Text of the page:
Adding a somberly reflective coda to a squealing guitar solo of a career, blurred visionary Michael Bay has sifted through the hastily toppled rubble of his oeuvre, and discovered at least one charred reminder of a time he wished things had exploded differently. “I will apologize for Armageddon,” Bay said to the Miami Herald—a statement that was, in typical Bay fashion, an unexpected cut-away from a larger discussion about the upcoming Pain & Gain, and how it differs from his past films by giving audiences great, whopping seconds at a time to look at things. Still, Bay argues, “If you could do a graph on my movies, you would see how my editing has slowed down over the years.” And that creative evolution would surely have happened even sooner, were it not for several things that happened on Armageddon—things that Bay then proceeded to point out in rapid, bludgeoning succession before quickly moving on to something else.
“We had to do the whole movie in 16 weeks. It was a massive undertaking,” Bay said of the production, which was likely accelerated by having to compete with the similar Deep Impact. “That was not fair to the movie. I would redo the entire third act if I could. But the studio literally took the movie away from us. It was terrible. My visual effects supervisor had a nervous breakdown, so I had to be in charge of that. I called James Cameron and asked ‘What do you do when you’re doing all the effects yourself?’” Bay then took a hard right into saying, “But the movie did fine,” speeding away from thinking about this much longer than necessary or than could be handily blamed, as with his sort-of apology for Transformers 2, on the quick pace of the deadline forced upon him. Because if there’s one thing that we know about Michael Bay, it’s that he likes to take things slow.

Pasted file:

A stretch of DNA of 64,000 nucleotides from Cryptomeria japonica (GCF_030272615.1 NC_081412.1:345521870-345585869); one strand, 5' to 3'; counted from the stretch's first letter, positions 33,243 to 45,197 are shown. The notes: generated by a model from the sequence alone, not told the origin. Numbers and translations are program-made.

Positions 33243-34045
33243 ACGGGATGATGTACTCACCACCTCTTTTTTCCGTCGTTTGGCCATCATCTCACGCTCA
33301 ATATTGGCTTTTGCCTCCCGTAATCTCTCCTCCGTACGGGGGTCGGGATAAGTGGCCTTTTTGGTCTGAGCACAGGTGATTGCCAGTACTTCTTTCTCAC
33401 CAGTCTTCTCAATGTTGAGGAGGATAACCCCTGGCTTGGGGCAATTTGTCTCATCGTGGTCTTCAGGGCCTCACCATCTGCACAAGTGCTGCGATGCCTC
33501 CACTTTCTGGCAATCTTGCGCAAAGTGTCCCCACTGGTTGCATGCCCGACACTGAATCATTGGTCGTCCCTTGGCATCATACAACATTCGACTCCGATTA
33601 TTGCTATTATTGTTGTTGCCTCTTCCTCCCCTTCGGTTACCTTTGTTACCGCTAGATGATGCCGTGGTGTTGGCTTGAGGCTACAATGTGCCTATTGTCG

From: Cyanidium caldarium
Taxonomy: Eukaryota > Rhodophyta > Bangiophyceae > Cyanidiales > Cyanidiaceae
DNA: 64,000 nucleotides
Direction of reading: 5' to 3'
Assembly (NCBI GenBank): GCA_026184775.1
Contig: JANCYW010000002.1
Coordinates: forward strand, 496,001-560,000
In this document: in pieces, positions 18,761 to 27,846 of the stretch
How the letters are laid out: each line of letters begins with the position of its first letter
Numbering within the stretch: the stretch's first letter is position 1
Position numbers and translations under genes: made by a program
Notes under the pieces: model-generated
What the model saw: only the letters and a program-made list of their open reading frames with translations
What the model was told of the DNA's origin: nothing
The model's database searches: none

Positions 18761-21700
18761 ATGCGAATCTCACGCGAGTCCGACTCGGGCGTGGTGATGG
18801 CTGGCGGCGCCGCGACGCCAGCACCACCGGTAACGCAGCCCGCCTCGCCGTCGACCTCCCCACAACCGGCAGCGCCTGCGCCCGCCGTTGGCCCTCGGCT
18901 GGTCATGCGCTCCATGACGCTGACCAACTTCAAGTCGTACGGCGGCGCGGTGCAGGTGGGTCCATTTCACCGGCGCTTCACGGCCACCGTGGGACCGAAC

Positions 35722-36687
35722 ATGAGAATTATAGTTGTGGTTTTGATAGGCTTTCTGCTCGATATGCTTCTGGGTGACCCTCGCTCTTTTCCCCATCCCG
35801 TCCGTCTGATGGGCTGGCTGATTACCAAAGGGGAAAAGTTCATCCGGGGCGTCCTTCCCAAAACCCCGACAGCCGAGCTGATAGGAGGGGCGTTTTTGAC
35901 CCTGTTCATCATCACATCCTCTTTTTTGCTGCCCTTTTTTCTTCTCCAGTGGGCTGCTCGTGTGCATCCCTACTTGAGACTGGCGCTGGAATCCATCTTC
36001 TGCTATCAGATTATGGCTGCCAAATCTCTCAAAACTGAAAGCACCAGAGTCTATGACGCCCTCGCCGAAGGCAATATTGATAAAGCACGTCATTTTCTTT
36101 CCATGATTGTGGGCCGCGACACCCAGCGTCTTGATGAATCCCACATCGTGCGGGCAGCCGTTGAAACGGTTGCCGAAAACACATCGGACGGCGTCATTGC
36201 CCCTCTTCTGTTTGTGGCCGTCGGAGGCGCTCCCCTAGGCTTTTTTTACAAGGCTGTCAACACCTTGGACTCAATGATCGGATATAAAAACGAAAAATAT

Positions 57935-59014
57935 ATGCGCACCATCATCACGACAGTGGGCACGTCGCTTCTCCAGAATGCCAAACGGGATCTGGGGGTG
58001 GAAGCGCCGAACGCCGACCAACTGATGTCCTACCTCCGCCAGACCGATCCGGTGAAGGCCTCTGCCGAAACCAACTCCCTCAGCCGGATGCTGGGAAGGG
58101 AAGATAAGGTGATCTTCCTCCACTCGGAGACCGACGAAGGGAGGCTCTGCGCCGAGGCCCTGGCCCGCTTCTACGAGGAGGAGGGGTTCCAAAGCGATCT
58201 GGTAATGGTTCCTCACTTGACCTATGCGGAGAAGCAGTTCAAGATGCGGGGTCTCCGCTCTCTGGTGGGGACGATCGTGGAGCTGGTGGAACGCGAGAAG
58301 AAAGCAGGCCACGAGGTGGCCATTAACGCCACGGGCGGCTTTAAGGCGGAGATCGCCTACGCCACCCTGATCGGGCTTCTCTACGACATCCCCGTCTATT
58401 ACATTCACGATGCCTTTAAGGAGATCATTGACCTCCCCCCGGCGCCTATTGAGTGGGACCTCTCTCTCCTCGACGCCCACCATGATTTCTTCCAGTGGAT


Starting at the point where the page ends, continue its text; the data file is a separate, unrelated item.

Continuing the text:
Unfortunately, this leaves Bay’s preferred third act of Armageddon to the imagination, but it probably went something like this:
EXT. ASTEROID SURFACE - DRILLING SITE
A.J. and Harry attach a wire to the detonator of the nuclear device they’ve implanted in the asteroid. They begin slowly lowering it down into the hole.
You ever think about mortality, Harry? About the thousands of men who have come before us, so certain of their own place in the universe, only to become lost forever—scattered to the winds like the dust around this big asteroid-hole we done drilled?
Harry pauses to gaze thoughtfully at the night sky. The camera begins to pull back exponentially, until we’re looking at the asteroid looming in frame over the Earth, then eventually the entire solar system, then the galaxy. Swirling cosmic shit meant to evoke the insignificance of man and time or whatever happens for like 45 minutes.
Hey guys, did I ever tell you about how I became an asteroid?
We flash back to tell the 90-minute story of how this stupid space rock formed out of dust, because that’s probably what the critics want, right? Right?
Hey, is that Aerosmith?
Aerosmith appears on a nearby crater. They perform Diane Warren’s entire catalog.
Bruce Willis dies and it takes an hour.